Here is the magic trick which maybe you already know about if you are using the RPi 2.  After you compile and link the kernel image, modules will not load unless you run another script that is part of the Linux source distribution to enable Device Tree modules in the kernel.

You must do the following after you have your new image in ../arch/arm/boot:

$ ../../../scripts/mkknlimg Image kernel7.img

Then copy the new kernel7.img to your /boot directory as root...  Bingo!  Shazam...  Finally, I have kernel PPS working with a couple of different GPSDO devices... a Trimble Thunderbolt and a Motorola Oncore UT+ in my case.

Before I was lucky to get consistent microsecond offsets and now I'm consistent with sub microseconds and clearly in the land of nanosecond offsets!  Here is some output from my loopstats file for example with kernel PPS running with 3.18.13: (ntpd up maybe 20 minutes):

57165 85453.930 -0.000000019 -6.178 0.000001206 0.001265 3
57165 85461.930 0.000000198 -6.178 0.000001418 0.001184 3
57165 85469.930 0.000000820 -6.177 0.000002364 0.001117 3
57165 85477.930 0.000000200 -6.177 0.000001489 0.001045 3
57165 85485.930 0.000000625 -6.177 0.000001315 0.000983 3
57165 85493.930 0.000000490 -6.177 0.000002125 0.000924 3
57165 85501.930 0.000000559 -6.177 0.000001567 0.000870 3
57165 85509.930 0.000000860 -6.176 0.000002316 0.000826 3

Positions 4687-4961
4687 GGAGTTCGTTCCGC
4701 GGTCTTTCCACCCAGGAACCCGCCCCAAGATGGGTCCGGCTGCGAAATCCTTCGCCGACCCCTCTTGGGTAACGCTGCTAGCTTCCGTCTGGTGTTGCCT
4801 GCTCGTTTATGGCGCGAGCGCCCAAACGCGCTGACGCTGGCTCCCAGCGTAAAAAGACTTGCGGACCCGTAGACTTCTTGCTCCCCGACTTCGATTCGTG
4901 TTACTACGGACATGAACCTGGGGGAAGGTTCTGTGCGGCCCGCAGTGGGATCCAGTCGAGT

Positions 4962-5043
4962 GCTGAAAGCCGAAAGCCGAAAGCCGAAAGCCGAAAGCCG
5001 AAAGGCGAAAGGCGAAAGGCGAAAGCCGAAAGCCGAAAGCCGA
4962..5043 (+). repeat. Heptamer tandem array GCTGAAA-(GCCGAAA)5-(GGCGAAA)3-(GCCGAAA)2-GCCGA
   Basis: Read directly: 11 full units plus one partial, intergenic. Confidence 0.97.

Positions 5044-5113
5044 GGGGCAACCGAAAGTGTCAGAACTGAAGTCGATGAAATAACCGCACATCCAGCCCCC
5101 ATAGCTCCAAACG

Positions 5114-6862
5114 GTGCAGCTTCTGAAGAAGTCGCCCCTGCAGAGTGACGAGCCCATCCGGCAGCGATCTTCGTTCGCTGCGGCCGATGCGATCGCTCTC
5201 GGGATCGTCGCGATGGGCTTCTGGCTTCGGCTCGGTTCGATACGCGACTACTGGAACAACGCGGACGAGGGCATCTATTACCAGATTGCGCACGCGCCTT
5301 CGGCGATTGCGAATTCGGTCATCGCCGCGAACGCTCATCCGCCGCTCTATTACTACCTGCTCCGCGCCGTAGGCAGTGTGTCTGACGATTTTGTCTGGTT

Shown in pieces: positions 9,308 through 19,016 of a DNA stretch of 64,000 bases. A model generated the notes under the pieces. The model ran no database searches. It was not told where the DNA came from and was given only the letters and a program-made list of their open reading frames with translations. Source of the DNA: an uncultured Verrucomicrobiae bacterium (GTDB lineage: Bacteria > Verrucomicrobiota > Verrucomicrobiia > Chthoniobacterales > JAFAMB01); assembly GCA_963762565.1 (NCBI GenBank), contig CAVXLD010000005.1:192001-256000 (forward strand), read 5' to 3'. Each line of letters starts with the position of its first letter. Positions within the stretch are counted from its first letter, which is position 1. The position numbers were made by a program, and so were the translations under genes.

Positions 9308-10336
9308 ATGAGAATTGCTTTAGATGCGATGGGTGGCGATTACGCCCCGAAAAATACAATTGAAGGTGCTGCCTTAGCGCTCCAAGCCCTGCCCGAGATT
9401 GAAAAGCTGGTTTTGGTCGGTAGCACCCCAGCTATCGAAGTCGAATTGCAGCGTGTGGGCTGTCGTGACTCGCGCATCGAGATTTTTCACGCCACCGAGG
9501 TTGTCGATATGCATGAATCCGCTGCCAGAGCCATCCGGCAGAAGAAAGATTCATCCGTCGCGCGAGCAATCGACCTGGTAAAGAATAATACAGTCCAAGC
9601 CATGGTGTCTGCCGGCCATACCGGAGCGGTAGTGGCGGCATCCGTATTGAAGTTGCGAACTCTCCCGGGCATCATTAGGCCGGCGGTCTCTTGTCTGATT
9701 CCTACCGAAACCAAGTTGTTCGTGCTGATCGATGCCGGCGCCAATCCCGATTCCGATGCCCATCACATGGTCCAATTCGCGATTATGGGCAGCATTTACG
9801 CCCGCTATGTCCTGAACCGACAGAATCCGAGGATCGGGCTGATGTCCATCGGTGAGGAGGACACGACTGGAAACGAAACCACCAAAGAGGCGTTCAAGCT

57165 85517.930 0.000000269 -6.176 0.000002903 0.000775 3
57165 85525.930 -0.000000412 -6.176 0.000002248 0.000728 3
57165 85533.930 -0.000000479 -6.176 0.000002118 0.000686 3
57165 85541.930 0.000000179 -6.176 0.000001374 0.000643 3
57165 85549.930 0.000000644 -6.176 0.000001699 0.000612 3
57165 85557.930 0.000000009 -6.176 0.000001122 0.000572 3
57165 85565.930 -0.000000176 -6.176 0.000000947 0.000536 3
57165 85573.930 -0.000000222 -6.153 0.000002364 0.008075 3

This is with a maxpoll at 3 as you can see... not much difference with maxpoll 4 with PPS now in my experience.

Anyway Google: *mkknlimg* and you will find the posts about needing to run this script on your new 3.18.7+ kernel for the raspi 2 to get modules working / Device Tree working.  My first RPi was an RPi 2, so no experience with the previous RPi models.

I hope this might help someone else that comes along.  Your website is a fantastic resource and I hope you find my details above worth posting... :)

Best Regards David.

Thank You

Matthew George
Syracuse Utah


Copyright © David Taylor, Edinburgh   Last modified: 2016 Mar 06 at 09:01